The Burlington Free Press, which has a Sunday "Green Mountain" special section on the environment, failed to include any mention of this event, although it did run a short AP story .
Meanwhile, the blogosphere is full of coverage, some of the best of which is here in a (so far) five-part series on the hacked information by Thomas Fuller.
"But for The Team [ed note: The Team is a group of scientists in the 'alarmist' camp of global warming], frantically trying to retain a sense of urgency, trying to influence policy makers and major media outlets, drastic measures were needed. The released emails show clearly that political necessity caused them to cut displays of data series to eliminate evidence of a pause in global warming. A sense of paranoia (clearly shown in many of the emails) caused them to conspire to influence the scientific peer-review process, boycotting scientific journals and trying to get more skeptical editors replaced and urging colleagues not to submit to journals that didn't toe their party line.
They traded scientific discipline for message discipline. They acted like any of a number of Young Turks in a variety of professions, convinced that their goal--maintaining that sense of urgency amongst the public and politicians--was the most important thing they could do. In that, are they much different than the financial gurus who convinced us all that house prises (sic) would rise forever, or MBAs who missed their professional ethics classes before leading organisations like Enron to glory? Are they much different than the Blackberry wielding political consultants that have turned Western elections into a choreographed charade?"
NY Times published a story on November 21 by Andrew Revkin. Revkin says:
"The evidence pointing to a growing human contribution to global warming is so widely accepted that the hacked material is unlikely to erode the overall argument. However, the documents will undoubtedly raise questions about the quality of research on some specific questions and the actions of some scientists."and...
"The e-mail messages, attributed to prominent American and British climate researchers, include discussions of scientific data and whether it should be released, exchanges about how best to combat the arguments of skeptics, and casual comments — in some cases derisive — about specific people known for their skeptical views.'Keith Johnson of the Wall Street Journal writes:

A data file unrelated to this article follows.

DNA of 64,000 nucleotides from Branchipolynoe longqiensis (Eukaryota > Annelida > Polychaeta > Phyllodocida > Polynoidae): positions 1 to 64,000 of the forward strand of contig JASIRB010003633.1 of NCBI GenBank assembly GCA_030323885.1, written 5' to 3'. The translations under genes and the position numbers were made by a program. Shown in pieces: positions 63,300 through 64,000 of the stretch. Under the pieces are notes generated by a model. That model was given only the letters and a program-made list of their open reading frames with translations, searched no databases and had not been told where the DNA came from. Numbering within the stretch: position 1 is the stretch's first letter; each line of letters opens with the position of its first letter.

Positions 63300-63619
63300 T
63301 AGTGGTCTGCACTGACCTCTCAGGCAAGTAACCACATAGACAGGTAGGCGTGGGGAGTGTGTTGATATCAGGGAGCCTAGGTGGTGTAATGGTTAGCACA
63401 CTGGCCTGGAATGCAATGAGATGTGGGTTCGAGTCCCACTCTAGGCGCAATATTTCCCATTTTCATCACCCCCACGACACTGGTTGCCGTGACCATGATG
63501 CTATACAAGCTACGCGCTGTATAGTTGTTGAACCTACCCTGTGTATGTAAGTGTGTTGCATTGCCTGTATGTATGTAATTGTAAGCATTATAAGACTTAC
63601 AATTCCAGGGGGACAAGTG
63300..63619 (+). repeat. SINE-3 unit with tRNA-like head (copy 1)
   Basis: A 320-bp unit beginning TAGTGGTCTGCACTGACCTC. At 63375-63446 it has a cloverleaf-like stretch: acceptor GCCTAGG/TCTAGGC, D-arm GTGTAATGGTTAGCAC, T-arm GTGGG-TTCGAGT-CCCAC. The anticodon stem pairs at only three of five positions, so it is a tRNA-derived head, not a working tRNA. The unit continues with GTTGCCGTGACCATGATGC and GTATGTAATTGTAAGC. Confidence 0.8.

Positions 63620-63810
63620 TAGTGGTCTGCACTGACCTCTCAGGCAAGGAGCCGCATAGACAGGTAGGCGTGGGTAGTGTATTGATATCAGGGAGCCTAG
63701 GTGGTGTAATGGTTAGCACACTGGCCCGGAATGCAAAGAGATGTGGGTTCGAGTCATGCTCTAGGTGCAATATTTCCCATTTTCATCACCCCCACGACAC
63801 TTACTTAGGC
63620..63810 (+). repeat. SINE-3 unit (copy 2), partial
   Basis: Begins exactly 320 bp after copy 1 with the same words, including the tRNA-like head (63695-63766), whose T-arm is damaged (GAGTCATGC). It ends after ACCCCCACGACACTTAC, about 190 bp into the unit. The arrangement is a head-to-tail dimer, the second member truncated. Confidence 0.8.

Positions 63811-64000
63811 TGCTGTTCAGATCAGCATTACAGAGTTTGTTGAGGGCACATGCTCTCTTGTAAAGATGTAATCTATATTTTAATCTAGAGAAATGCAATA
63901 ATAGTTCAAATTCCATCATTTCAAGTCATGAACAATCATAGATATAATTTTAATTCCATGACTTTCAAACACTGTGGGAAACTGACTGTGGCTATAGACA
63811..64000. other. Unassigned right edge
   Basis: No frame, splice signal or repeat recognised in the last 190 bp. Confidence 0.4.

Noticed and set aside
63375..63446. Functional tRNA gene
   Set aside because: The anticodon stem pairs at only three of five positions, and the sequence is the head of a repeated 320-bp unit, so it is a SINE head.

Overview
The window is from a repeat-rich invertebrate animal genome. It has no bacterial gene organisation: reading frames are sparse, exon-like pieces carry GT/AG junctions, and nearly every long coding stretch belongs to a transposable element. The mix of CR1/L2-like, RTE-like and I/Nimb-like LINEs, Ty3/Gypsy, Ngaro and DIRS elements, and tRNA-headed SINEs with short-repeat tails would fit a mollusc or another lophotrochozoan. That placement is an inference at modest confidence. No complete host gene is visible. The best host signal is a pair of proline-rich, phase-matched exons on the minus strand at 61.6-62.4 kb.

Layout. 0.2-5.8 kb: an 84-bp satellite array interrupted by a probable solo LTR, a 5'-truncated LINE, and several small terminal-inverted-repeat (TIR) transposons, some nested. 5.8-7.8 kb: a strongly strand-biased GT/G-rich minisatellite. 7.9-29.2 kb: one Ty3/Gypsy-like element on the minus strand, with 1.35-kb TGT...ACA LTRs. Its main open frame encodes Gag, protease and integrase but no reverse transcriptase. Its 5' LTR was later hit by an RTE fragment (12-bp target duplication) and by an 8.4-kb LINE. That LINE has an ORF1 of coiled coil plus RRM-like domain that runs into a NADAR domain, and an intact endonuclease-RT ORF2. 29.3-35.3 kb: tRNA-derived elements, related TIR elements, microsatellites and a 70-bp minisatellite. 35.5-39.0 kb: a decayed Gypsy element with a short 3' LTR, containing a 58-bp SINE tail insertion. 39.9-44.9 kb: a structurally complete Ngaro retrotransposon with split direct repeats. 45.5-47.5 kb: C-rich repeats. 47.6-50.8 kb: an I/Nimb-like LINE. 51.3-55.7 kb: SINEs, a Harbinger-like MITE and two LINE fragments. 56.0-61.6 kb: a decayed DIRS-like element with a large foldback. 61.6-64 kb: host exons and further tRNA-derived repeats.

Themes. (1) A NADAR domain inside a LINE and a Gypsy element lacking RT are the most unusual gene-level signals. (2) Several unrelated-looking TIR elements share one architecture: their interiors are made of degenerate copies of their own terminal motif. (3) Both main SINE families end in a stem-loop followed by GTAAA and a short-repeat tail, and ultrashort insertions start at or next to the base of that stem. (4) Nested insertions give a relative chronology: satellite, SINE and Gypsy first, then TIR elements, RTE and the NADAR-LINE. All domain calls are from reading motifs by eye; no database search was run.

"The release of the documents comes just weeks before a big climate-change summit in Copenhagen, Denmark, meant to lay the groundwork for a new global treaty to curb greenhouse-gas emissions and fight climate change. Momentum for an agreement has been undermined by the economic slump, which has put environmental issues on the back burner in most countries, and by a 10-year cooling trend in global temperatures that runs contrary to many of the dire predictions in climate models such as the IPCC's.
A partial review of the emails shows that in many cases, climate scientists revealed that their own research wasn't always conclusive. In others, they discussed ways to paper over differences among themselves in order to present a "unified" view on climate change. On at least one occasion, climate scientists were asked to "beef up" conclusions about climate change and extreme weather events because environmental officials in one country were planning a "big public splash."
The release of the documents has given ammunition to many skeptics of man-made global warming, who for years have argued that the scientific "consensus" was less robust than the official IPCC summaries indicated and that climate researchers systematically ostracized other scientists who presented findings that differed from orthodox views."
In exploring the blogosphere, I discovered that Bjorn Lonborg, one of the most reasoned voices in this climate change debate is making a documentary. Hopefully, it will be a response to Al Gore’s An Inconvenient Truth which, IMHO, is a substantially undocumented call to questionable action based on dubious science.
Gore has consistently refused to debate credible opponents of his views. Lonborg's video response is a hopeful sign. I have read his book Cool It! and find he posits the most credible policy actions if one truly believes (I don't) that mankind can change the climate. But his policy views are right on the money relating to R&D for better energy sources in the future.